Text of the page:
Friday, March 15, 2013

The Budget and the Art of the Possible

At the recent National Association of Pension Funds Conference in Edinburgh I asked Tony Blair which was the greater block to the creation of change – the Political or the Bureaucratic. He said emphatically that it was the Political. This surprised me a bit – I thought he would say it was both. The answer was interesting also because Blair had three terms as PM during which the Opposition was weak and during which he had a pretty united Party behind him (Iraq the exception as always).

I suspect that if you had asked Margaret Thatcher the same question midway through her Premiership she would have said the the main block to change was bureaucratic. Not for nothing was her favourite TV programme “Yes Minister”! She never quite cracked the Civil Service but until the end of her years in power she got the Conservative Party to toe her line. She didn't bother that much about the Wets!

The above a reflection of the fact that as Bismarck said “Politics is the Art of the Possible”. So the management of the economy over the past three years has been conducted within the boundaries of what Cameron/Osborne judge to be politically possible. Working in a Coalition has been trying and has placed huge constraints on what I suspect the Tories would really have liked to have done. Where cost/benefit is less an issue, e.g. on Education, they would no doubt say that successes have been achieved. Certainly Gove is pursuing a set of policies that would not upset too many of the Tory faithful. But on the big-ticket items such as the NHS and Welfare the Government has had its hands tied  - partly through their own choice. I have no doubt that deep down the Cameron/Osborne would like a radical change to the NHS with it becoming a much reduced charge on taxation revenues. The irony is that this is what opponents of reform think is actually happening but in fact the NHS budget has not been reduced. It’s the worst of both worlds – the Government’s handling of the NHS has been roundly condemned and yet there are no real expenditure savings accruing anyway!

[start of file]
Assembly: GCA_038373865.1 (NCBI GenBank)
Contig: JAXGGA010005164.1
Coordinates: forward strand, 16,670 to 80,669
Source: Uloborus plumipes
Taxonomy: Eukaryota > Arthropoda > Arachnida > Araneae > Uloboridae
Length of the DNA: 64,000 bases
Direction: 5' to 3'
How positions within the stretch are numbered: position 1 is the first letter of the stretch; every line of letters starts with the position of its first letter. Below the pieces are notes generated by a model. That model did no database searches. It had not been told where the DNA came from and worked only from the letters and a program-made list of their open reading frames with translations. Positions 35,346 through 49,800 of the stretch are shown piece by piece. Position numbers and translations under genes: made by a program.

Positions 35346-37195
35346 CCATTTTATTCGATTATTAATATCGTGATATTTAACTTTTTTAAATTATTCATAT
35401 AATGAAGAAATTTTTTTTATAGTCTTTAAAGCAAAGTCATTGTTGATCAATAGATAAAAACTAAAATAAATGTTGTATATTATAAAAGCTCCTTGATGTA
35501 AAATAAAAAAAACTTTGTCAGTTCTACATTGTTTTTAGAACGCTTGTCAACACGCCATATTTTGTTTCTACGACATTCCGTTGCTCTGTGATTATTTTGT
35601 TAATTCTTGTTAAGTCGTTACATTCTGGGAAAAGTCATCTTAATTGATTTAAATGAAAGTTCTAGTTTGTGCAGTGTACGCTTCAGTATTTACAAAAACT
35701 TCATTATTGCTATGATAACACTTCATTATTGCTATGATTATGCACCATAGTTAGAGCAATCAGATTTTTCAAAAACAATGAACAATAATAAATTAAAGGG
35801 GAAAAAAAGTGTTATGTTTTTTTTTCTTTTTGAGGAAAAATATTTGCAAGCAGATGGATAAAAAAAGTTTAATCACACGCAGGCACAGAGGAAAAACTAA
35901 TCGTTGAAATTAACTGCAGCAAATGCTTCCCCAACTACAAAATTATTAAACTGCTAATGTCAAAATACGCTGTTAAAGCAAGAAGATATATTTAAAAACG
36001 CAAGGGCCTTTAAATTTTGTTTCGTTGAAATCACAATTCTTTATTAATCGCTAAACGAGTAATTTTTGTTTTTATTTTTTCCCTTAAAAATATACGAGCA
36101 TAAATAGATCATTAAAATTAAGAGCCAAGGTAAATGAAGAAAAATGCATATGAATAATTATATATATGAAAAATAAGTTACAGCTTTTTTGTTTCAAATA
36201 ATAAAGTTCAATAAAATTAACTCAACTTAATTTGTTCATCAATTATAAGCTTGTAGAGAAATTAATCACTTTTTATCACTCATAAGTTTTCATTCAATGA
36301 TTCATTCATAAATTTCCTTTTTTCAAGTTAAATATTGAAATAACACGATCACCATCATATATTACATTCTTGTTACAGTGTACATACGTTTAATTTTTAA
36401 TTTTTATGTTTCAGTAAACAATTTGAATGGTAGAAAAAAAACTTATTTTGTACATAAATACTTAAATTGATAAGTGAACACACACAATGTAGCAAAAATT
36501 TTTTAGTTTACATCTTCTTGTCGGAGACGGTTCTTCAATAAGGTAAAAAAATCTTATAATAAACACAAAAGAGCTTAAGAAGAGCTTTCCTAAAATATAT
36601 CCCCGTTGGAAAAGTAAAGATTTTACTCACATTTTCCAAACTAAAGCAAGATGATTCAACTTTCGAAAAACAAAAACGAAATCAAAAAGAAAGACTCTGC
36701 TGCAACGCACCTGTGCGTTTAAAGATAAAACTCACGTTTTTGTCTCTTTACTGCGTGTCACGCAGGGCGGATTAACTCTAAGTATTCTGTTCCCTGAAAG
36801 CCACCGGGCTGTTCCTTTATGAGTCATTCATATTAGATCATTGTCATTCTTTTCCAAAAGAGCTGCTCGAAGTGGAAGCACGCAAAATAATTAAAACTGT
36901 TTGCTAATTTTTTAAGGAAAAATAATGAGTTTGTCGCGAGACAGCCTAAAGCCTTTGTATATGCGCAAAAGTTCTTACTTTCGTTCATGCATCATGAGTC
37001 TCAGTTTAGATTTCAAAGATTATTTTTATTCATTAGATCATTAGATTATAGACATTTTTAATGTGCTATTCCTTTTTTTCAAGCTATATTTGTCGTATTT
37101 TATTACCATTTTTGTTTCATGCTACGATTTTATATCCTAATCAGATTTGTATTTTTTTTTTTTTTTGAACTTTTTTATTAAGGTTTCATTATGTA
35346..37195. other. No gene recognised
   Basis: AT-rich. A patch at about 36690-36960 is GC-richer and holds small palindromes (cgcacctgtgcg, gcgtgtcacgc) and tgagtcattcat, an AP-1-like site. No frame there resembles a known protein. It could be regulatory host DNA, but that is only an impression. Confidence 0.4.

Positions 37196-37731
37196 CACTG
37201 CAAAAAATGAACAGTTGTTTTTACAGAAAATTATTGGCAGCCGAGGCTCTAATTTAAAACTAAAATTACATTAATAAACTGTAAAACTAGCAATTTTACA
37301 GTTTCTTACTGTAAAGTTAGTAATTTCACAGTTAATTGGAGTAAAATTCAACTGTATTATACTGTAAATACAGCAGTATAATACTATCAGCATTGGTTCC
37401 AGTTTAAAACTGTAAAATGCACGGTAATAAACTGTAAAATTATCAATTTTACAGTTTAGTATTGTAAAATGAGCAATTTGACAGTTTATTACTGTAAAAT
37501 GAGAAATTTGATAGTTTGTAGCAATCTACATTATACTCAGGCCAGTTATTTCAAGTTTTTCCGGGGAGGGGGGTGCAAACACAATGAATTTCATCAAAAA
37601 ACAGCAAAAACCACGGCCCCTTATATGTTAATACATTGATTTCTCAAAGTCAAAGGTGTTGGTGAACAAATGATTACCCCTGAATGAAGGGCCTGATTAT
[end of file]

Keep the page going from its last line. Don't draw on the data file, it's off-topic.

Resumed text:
So in the Budget the political will inevitably dominate. The Tory Right, a huge thorn in Cameron’s flesh, will hammer away at anything that doesn't produce real falls in spending. The LibDems, with the confidence of Eastleigh behind them, will argue for a Keynesian boost (Vince Cable is well on the case). The Labour Party will play politics lambasting the economic mismanagement on the one hand and calling for a borrowing driven spending boost on the other.

I think that Osborne will try and please the Tory Right with some fiscal act such as a 1% reduction in Corporation Tax or maybe a small reduction in National Insurance contributions.He may also have an infrastructure investment surprise. As a Pension Fund Trustee (and a bit of an unreformable Keynesian!) I would welcome the creation of an attractive instrument for such investment. Maybe an “Infrastructure Bond” paying a tad over normal rates which institutional investors would find attractive. As someone concerned about Pensions I would also very much welcome a radical initiative giving substantial tax advantages to those (employers and employees) who invest in DC schemes. As a bit of a “Green” I would also welcome increases in fuel duty and other green taxes - but that won’t happen. Its the politics stupid!

Finally there is the elephant in the room which is inflation. Over history Governments have inflated their way out of economic difficulties and budget deficits. It must be tempting. I suspect Osborne has spent some time with Mr Carney already on this!


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